Death Valley National Monument comprises 2 million acres of extremely picturesque Great Basin desert terrain. Death Valley itself is approximately 190 miles long and from 5 to 20 miles wide. About 550 square miles of the valley is below sea level, reaching the lowest point in this hemisphere at 282 feet near Badwater.
The valley is surrounded by very rugged mountains which rise abruptly to elevations of 5,000 to 11,000 feet, with practically no foothills. These mountains, together with their great alluvial fans, compose the major habitat of the Death Valley bighorn.
Winters are mild, but midsummer temperatures of over 120° F. are not uncommon, and an alltime high for this hemisphere of 134° F. has been recorded. At sea level the extremely erratic rainfall varies between one-tenth of an inch and 4 inches per year, averaging 2 inches. In the mountains the annual total is higher, but it is not recorded. These extremes of climate and of terrain have profoundly influenced the ecology of the bighorn.
The present study was undertaken because very little has been published or known about the day-to-day life history and ecology of the desert bighorn anywhere. It was realized also that studies conducted under the critical environmental conditions of Death Valley might yield findings of a significant and possibly somewhat different nature from those obtained elsewhere.
Intensive fieldwork commenced December 18, 1954, when a month-long uninterrupted series of dawn-to-dusk observations of a clearly identifiable band of bighorn was undertaken. This type of intensive behavior watching set the overall pattern for the study. From December 18, 1954, to March 1, 1961, a total of 1,693 hours was devoted to such observations.
Although the study was conducted chiefly in the Black and Funeral Mountains, it includes a brief preliminary survey of the piñon belt of the Grapevine Mountains. All mountain ranges of the monument were visited many times during more than 6 years of fieldwork.
No single food item can be called a mainstay in the diet of Death Valley bighorn. Grasses, annual nonwoody flowering plants, shrubs, and treesall are used at times; however the available food supply consists mainly of browse because the region's erratic precipitation does not consistently provide crops of grasses and annual nonwoody flowering plants. Forty-three plant species were observed to be eaten. Use of 12 of these was heavy, 12 moderate, and 19 light. Desertholly (Atriplex hymenelytra) received more nearly year-round use than any other plant. A general shortage of food critical enough to threaten seriously the survival of the species has not occurred in Death Valley in the past 10 years, if ever.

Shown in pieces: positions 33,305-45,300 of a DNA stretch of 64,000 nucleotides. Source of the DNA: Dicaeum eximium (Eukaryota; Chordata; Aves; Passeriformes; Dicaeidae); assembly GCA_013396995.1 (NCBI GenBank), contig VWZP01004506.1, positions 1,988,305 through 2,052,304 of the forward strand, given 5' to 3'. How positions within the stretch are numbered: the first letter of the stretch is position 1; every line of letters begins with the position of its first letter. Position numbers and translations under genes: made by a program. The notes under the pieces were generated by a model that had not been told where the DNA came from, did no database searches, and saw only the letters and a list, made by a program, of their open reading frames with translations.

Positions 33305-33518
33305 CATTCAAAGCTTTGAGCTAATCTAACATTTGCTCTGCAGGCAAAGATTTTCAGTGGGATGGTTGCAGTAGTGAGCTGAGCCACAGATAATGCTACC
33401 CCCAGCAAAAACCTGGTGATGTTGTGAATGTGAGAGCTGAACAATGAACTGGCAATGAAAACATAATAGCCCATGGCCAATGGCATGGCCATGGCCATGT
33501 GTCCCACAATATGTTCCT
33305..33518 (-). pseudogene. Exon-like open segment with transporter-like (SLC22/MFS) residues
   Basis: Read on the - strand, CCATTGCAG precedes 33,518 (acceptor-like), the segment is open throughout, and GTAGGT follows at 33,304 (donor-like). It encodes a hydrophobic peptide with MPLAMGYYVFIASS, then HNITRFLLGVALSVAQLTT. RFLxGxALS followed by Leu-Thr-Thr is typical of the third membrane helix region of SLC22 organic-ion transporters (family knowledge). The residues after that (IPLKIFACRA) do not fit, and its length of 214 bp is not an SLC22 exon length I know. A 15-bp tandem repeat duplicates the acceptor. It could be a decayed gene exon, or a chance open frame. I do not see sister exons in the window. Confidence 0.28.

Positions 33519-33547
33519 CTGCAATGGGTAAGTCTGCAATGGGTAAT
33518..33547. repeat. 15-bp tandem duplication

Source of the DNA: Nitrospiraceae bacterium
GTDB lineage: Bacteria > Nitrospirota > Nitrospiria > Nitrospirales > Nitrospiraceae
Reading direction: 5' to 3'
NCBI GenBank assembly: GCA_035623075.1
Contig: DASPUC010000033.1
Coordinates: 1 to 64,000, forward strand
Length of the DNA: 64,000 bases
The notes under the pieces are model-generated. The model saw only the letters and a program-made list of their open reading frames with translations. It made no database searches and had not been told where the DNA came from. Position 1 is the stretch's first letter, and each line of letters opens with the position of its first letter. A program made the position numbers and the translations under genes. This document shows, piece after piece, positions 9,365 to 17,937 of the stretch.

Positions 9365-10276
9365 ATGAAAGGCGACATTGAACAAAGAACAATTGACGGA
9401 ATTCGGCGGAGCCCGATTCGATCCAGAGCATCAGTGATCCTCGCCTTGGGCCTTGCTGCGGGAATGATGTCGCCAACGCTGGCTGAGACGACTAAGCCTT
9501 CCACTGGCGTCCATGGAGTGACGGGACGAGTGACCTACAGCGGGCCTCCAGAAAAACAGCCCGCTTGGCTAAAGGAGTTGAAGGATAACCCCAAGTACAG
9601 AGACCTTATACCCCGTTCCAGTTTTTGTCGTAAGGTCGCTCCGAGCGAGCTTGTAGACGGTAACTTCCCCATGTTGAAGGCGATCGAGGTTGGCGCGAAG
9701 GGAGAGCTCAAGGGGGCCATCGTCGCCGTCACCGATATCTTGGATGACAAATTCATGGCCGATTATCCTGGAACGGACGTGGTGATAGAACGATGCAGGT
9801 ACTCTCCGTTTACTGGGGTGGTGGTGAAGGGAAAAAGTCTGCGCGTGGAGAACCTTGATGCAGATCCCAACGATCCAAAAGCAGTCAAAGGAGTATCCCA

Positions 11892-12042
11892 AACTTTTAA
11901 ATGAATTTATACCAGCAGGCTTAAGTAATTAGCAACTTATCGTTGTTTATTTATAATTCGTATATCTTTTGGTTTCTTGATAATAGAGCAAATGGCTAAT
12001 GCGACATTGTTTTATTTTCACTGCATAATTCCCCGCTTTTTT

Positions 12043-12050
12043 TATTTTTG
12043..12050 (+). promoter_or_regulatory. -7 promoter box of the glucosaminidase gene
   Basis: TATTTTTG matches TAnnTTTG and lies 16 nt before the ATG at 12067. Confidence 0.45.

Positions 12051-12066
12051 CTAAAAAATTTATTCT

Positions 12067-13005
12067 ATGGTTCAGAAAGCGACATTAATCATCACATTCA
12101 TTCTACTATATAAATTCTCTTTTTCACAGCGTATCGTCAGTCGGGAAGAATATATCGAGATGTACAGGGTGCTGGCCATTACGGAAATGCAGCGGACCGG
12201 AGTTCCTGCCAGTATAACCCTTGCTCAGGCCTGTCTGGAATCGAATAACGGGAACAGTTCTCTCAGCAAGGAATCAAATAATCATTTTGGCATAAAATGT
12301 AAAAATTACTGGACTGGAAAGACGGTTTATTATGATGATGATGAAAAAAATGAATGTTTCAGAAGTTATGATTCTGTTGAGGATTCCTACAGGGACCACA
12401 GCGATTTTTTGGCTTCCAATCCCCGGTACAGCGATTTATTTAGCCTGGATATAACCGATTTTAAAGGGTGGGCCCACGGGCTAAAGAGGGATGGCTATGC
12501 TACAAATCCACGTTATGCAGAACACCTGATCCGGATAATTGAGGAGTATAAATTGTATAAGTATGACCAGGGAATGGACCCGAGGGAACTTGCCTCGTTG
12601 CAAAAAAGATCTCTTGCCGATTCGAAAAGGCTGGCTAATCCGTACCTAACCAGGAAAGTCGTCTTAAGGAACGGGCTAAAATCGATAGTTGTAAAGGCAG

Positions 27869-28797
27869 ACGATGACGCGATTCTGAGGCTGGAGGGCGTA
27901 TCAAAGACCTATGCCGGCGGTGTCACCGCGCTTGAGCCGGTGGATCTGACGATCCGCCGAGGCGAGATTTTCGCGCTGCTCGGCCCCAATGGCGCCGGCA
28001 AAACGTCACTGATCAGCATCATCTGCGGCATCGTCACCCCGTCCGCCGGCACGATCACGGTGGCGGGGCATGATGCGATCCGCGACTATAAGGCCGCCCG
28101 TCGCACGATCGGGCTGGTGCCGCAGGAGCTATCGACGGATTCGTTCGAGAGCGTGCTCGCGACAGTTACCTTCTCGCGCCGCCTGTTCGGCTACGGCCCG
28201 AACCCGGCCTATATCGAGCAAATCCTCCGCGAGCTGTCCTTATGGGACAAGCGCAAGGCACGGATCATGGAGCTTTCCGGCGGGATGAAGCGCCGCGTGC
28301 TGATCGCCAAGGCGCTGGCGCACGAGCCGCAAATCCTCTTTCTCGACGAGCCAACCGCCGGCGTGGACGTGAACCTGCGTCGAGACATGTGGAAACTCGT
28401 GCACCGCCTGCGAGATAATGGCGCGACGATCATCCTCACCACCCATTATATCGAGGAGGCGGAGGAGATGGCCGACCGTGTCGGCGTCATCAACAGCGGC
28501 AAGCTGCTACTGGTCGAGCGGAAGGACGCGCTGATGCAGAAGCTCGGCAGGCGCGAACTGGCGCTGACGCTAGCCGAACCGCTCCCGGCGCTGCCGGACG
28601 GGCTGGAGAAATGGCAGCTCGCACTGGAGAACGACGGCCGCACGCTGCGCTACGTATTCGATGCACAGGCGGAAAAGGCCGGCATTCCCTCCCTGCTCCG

Available water supplies constitute a major limiting factor in bighorn numbers and distribution. It appears that Death Valley bighorn need water the year around, drinking every 3 to 5 days in hot and dry weather and every 10 to 14 days in cold weather, with lambs needing relatively more than adults. They can subsist for longer periods without water in an emergency. They seem to utilize permanent water sources and the surrounding forage only when necessary, withdrawing to outlying ranges whenever rainfall, ephemeral water supplies, and forage conditions permit.
As a corollary of this study, a list of more than 300 water sources was compiled from all available records, and to a large extent the list was subsequently checked in the field. Of these, 90 were mapped for the first time, and 43 were established as of prime importance to the bighorn.
A major danger to the future existence of the bighorn lies in a continued and accelerating usurpation of its ancestral water supplies by man.